Eventually I suppose Therese decided she didn’t care who I was and agreed to marry me anyway, despite her friends’ misgivings. By that time (1996), I’d written a few plays that were produced at professional DC theaters, and would go on to have several more productions in DC, NYC and abroad. The artsy theater crowd didn’t distinguish among government agencies or care whether I was a CIA agent or not. In their view US government employees were all always guilty of something; if not the Vietnam War, then some other sin like in the inner-city crime or overfishing salmon.
I made up for the (lack of) intrigue Therese’s friends erroneously attributed to my career by writing my two thriller novels, The Reflecting Pool, and the forthcoming Head Shot (releasing 12/7/21). Needless to say, my years in the Foreign Service and my time posted in Syria, Yugoslavia and Cold War East Berlin have greatly influenced my writing.
My protagonist, DC homicide detective Marko Zorn, does things I would never dream of doing in real life. And sometimes I don’t approve of how he does them though the consequences are on the side of justice. Nonetheless, I relate to him and take great vicarious pleasure from his exploits and cunning mind.
Thanks to Marko, I get exposed to far more intrigue, danger and high-profile crimes sometimes leading to the highest corridors of power, than I would if I had been a real spy. In any case, I don’t have the personality for such a high risk job. Therese is now convinced that I never was a spy.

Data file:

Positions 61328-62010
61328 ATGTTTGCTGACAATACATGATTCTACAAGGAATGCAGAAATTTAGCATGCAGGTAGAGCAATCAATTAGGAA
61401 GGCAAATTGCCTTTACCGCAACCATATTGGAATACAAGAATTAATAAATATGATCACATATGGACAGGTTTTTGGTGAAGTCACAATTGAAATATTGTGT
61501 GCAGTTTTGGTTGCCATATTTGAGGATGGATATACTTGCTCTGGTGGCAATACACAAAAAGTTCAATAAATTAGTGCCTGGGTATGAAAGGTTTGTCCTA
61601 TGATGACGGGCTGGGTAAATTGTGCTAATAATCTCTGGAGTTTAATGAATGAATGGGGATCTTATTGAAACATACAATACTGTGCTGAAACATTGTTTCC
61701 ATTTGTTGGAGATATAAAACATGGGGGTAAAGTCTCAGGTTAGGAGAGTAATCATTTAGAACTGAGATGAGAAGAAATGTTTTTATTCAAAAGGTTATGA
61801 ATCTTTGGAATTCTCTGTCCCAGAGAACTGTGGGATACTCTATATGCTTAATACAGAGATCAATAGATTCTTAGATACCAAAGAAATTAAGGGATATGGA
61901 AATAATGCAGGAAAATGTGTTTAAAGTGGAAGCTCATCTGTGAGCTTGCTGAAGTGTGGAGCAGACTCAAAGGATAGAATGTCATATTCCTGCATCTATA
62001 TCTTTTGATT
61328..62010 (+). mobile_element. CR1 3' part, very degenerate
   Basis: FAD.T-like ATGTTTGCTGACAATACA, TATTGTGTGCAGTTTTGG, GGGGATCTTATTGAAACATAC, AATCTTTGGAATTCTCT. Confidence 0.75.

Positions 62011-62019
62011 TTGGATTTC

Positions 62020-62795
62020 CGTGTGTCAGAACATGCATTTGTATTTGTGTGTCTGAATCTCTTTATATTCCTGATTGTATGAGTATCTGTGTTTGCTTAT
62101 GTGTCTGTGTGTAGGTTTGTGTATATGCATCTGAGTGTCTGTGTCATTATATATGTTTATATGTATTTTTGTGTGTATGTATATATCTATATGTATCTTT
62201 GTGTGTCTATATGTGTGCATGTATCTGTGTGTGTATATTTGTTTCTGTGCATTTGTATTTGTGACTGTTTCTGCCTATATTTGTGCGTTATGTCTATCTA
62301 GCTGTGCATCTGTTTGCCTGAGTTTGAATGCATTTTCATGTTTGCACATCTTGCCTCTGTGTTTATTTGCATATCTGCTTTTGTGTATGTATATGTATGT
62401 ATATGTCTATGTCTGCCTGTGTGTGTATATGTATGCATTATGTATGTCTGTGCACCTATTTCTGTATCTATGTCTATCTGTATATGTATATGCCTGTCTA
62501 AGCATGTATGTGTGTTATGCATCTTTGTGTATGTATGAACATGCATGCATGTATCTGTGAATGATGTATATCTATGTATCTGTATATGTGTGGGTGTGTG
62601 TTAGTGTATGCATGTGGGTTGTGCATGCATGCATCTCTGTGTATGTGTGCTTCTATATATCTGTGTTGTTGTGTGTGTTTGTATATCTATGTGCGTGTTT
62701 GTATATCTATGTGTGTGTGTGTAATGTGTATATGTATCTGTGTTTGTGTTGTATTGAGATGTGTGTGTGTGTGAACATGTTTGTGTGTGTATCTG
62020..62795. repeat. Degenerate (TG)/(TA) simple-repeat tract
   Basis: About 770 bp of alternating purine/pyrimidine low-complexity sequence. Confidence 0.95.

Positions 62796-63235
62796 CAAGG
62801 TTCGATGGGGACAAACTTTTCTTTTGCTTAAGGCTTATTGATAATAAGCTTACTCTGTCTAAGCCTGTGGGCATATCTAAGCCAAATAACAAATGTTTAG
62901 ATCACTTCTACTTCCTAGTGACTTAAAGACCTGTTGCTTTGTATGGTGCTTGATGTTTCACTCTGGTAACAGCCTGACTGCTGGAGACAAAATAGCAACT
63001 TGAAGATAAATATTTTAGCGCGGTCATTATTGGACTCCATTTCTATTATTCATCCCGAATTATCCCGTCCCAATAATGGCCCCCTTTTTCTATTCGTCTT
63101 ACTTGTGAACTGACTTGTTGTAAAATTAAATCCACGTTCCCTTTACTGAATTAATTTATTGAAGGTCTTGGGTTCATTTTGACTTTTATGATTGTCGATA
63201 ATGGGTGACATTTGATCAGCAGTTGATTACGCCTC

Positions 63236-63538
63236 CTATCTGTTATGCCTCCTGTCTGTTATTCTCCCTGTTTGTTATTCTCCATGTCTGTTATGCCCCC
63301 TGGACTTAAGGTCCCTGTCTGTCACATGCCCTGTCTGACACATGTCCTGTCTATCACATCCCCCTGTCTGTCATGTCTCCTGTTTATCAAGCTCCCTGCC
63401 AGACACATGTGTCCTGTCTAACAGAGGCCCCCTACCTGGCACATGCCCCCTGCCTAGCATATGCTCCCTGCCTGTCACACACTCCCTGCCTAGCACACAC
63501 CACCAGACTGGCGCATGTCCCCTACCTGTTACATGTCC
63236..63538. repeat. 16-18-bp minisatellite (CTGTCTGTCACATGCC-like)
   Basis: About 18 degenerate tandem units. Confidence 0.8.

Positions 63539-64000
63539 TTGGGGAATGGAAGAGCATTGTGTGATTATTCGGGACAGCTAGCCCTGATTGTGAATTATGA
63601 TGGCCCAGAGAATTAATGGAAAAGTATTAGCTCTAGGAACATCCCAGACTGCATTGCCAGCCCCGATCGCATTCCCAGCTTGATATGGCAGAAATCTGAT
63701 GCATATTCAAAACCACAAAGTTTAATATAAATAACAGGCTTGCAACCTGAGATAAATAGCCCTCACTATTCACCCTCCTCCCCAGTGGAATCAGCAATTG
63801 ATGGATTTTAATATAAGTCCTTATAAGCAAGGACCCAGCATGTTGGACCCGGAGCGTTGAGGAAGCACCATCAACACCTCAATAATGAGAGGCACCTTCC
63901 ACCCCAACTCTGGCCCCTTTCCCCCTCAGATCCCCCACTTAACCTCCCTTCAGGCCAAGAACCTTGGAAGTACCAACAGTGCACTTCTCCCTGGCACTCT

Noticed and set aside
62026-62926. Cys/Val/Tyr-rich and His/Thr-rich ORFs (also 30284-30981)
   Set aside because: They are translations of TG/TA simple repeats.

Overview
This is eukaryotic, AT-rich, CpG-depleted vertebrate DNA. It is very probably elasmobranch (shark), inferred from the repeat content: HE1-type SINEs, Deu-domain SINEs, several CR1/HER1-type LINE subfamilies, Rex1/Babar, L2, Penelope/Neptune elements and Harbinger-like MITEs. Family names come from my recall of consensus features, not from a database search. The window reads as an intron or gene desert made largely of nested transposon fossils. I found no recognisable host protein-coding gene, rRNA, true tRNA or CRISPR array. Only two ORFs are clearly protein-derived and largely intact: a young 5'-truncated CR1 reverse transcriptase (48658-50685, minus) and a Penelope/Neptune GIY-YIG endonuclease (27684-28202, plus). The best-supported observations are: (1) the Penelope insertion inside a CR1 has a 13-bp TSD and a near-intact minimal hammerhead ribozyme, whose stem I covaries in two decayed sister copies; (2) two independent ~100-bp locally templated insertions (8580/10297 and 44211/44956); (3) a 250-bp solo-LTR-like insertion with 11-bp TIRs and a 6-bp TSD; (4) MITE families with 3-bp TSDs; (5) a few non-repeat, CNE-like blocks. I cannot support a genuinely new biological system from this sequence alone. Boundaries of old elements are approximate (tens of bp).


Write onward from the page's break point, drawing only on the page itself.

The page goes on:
HEAD SHOT coming December 7, now available for pre-order:
Old loves die hard in Otho Eskin’s second Marko Zorn novel, HEAD SHOT. D.C. homicide detective Marko Zorn is leading the investigation of the onstage murder of an actress he once loved when he is assigned to protect Nina Voychek, the visiting prime minister of Montenegro.
Zorn discovers a surprising additional target while he’s shielding Voychek from her political enemies—himself. As he foils attempts on his life, he pulls out all stops and deploys his nefarious resources to hunt whoever is targeting him and prevent an international tragedy on American soil.
It’s a pulse-pounding race to find his attacker as Zorn and his tentative young partner, Lucy Tanaka, contend with decoded messages, Supermax prisoner interviews, mafia lawyers and an ancient Black Mountain curse.
And as they navigate D.C. and confront growing danger, they must solve the deadliest puzzle of all—are they facing multiple hired guns with diverging agendas, or just the world’s most lethal and elusive contract killer?
I love learning about this author’s background (spy or not?) It reminds me of how the espionage experiences of a couple of other great writers such as Jason Matthews and Charles McCarry led to their writing intriguing thrillers as well. Now I can’t wait to read HEAD SHOT – sure to be a bestseller. So glad to know about it!!
Kudos to Therese for taking a chance on a maybe-spy!